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Tuscan/Florentine Steak Update

sprintersprinter Posts: 1,188
edited 8:56AM in EggHead Forum
Hey all,[p]Last night I tried my hand at Tuscan steak and its a an unbelievable way to cook a steak. I recently bought a whole ribeye and had them cut half of it into 2 inch steaks. This was the subject of last nights cook.[p]I simply rubbed the steak with fresh ground pepper and coarse salt, coated the steak liberally. I got the fire steady about 450 degrees. Meanwhile I had some fresh sage and rosemary sprigs. I heated olive oil in a skillet to just about smoking but not boiling. The steaks were cooked on the egg about 8 minutes a side making them FAIRLY RARE. I brought the steak in, cut in cross grain into 1/2 inch pieces and laid it on a platter. Then I put the herbs into the hot oil for a minute or two and took them out. This oil then was poured over the sliced steak on the platter and served. WOW. The steak came out medium-medium rare and the oil added a real nice flavor to it.[p]I have 4 more 2 inch ribeyes in the freezer and I'm looking forward to experimenting with some different variations on this theme. Thanks for all of the input, I would highly recommend this method of cooking a steak. I think the REAL florentine steak is a porterhouse or T-Bone but the ribeye worked real well.[p]Troy

Comments

  • sprinter,[p]aren't you suppose to squeeze lemon juice on top?[p]cb
  • sprintersprinter Posts: 1,188
    char buddy,[p]That was one of the ideas that was given to me but I wanted to try int just plain first. I followed a recipe that was in a magazine that I get and wanted to try it as it was published. I have 4 more thick steaks that I'm going to do some experimenting with. One recipe I have says to rub a mixture of fresh ground herbs and anchovy paste and olive oil on it, that one sounds interesting. Another one says to squeeze the lemon juice on it. So many possibilities.[p]Troy
  • sprinter,[p]so many possibilities, so little time.
    so many possibilities, not enough steak.
    so many possibiltiies, so little lump left, [p]etc...

  • GloriaGloria Posts: 161
    sprinter,
    Do give the lemon juice a try; it is delicious on the steak. When we do this, we slice it in thick slices, drizzle plain, good olive oil over and then let each person squeeze his/her lemon over their portion/ We only use salt and coarsely-ground black pepper to season the meat before cooking.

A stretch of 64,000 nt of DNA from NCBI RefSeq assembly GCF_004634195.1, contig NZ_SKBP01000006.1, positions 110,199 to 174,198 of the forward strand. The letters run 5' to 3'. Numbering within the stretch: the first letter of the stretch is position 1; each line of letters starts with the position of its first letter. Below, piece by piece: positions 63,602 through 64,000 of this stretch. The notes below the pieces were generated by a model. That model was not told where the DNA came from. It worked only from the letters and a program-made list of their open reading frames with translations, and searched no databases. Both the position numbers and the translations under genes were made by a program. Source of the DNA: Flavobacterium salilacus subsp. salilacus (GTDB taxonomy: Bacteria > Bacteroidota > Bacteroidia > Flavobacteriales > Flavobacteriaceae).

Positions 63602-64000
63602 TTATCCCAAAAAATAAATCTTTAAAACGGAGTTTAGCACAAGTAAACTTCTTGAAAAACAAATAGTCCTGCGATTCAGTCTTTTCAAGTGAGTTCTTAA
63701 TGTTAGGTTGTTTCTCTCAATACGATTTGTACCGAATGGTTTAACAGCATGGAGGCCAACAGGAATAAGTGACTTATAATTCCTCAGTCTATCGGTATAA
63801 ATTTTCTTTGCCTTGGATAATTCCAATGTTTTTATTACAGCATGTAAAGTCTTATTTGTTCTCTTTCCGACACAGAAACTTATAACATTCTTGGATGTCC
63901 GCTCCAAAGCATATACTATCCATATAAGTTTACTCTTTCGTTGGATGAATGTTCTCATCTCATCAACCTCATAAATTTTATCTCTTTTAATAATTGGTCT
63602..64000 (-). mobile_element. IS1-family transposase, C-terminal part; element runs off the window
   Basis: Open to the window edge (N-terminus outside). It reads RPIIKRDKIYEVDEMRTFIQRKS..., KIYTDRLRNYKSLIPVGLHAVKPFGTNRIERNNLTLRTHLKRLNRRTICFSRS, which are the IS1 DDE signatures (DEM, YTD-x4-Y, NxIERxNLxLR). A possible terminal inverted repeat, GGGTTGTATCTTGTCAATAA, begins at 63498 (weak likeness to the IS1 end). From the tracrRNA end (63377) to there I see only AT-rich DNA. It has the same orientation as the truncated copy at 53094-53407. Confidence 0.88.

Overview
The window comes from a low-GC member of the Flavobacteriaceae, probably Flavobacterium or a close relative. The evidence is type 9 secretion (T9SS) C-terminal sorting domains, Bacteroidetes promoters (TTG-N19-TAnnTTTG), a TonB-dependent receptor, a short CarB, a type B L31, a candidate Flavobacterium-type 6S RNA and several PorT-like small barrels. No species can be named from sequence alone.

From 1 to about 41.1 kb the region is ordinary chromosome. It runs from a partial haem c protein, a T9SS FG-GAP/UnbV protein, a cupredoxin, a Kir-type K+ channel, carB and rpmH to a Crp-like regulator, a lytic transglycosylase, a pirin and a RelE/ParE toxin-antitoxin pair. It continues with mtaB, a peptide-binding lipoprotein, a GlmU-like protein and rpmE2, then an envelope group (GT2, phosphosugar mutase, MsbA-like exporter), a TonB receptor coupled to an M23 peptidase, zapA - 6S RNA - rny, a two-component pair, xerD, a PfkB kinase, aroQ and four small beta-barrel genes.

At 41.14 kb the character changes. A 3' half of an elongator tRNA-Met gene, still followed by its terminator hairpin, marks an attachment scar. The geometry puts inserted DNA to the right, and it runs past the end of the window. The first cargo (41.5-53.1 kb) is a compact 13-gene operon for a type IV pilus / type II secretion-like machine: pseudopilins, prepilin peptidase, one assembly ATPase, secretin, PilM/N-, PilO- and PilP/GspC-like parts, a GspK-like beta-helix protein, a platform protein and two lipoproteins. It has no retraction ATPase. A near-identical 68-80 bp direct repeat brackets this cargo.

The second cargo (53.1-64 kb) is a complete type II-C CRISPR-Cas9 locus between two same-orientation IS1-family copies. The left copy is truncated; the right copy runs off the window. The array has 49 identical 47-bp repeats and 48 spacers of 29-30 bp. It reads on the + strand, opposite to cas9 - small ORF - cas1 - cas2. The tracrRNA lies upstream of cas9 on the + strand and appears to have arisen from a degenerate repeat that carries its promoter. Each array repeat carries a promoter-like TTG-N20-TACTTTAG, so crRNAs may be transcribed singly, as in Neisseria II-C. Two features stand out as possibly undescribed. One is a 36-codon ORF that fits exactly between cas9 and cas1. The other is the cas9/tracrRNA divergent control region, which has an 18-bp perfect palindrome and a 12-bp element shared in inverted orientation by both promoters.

• PorkchopPorkchop Posts: 155
    Gloria, tried this wed. nite with some nice porterhouse steaks. coarse salt and cracked black pepper, then sprayed down the steak with olive oil. took them off the cooker and plated them whole, with a couple LIME wedges (store was out of lemons, of all things!) and it was fantastic! strange that something so simple can be so good. had a guest over that is familiar with my cooking, and a very hard person to get an unqualified compliment out of. he raved! i will be doing this more often when i do steak.

  • Gloria,
    I have to agree with you. [p]When I was in Scicily a few years back I had such a steak.[p]It was a thin steak, probably only 3/8 - 1/2" thick. It was cooked real fast over high heat with lemon and I don't know what else on it. [p]I had been wanting to try cooking one like this but didn't know what else was involved. Thanks to this thread it is now on the agenda[p]Bill

  • RhumAndJerkRhumAndJerk Posts: 1,506
    sprinter,
    For those that can find it, there is an article on Tuscan Grilled Steak in the July & August 2002 issue of Cook’s Illustrated.[p]Hope this helps,
    RhumAndJerk[p]

  • GloriaGloria Posts: 161
    Porkchop,
    We were in Italy last fall and in a hilltown restaurant in Liguria, we had a small lamb leg roasted over an open fire; in fact, it was propped up with the fire behind it and it was cooked like this. We watched it cook as we had our antipasta (and wine!), then the waiter brought it over on a rolling cart with the meat on an olive wood platter and he carved it all up for us. THAT is what inspired the husband to find a method of cooking that would approximate this and after much looking and research, we decided on the Egg and have never looked backed. Boy, those Italians would faint at the ease with which their open-fire cooking could be accomplished with an Egg!

  • PorkchopPorkchop Posts: 155
    yeah, but the ambience(sp?)? that sounds so wonderful! it couldn't help but make the food taste better! i love my kooker as well, but there's something to be said for that ol' open hearth!

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